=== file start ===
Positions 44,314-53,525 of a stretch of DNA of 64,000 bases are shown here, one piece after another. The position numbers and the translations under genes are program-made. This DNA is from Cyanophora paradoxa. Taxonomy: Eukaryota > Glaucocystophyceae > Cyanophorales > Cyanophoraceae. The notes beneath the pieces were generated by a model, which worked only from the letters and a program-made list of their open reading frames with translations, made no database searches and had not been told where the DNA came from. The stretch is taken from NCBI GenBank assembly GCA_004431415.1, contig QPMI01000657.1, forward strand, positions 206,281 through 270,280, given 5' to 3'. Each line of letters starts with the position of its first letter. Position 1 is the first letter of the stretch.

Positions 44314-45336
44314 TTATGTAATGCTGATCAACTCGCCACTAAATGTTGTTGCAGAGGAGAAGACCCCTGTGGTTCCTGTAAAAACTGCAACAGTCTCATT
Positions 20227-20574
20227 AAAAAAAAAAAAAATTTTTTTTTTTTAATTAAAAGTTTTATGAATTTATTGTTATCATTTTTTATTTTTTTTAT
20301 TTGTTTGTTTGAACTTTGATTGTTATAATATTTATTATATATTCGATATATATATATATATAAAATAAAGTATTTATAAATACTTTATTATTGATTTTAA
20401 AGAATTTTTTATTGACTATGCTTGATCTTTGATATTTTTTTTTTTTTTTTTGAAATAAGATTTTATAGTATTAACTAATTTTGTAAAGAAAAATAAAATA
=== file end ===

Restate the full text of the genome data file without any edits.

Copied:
Positions 44,314-53,525 of a stretch of DNA of 64,000 bases are shown here, one piece after another. The position numbers and the translations under genes are program-made. This DNA is from Cyanophora paradoxa. Taxonomy: Eukaryota > Glaucocystophyceae > Cyanophorales > Cyanophoraceae. The notes beneath the pieces were generated by a model, which worked only from the letters and a program-made list of their open reading frames with translations, made no database searches and had not been told where the DNA came from. The stretch is taken from NCBI GenBank assembly GCA_004431415.1, contig QPMI01000657.1, forward strand, positions 206,281 through 270,280, given 5' to 3'. Each line of letters starts with the position of its first letter. Position 1 is the first letter of the stretch.

Positions 44314-45336
44314 TTATGTAATGCTGATCAACTCGCCACTAAATGTTGTTGCAGAGGAGAAGACCCCTGTGGTTCCTGTAAAAACTGCAACAGTCTCATT
Positions 20227-20574
20227 AAAAAAAAAAAAAATTTTTTTTTTTTAATTAAAAGTTTTATGAATTTATTGTTATCATTTTTTATTTTTTTTAT
20301 TTGTTTGTTTGAACTTTGATTGTTATAATATTTATTATATATTCGATATATATATATATATAAAATAAAGTATTTATAAATACTTTATTATTGATTTTAA
20401 AGAATTTTTTATTGACTATGCTTGATCTTTGATATTTTTTTTTTTTTTTTTGAAATAAGATTTTATAGTATTAACTAATTTTGTAAAGAAAAATAAAATA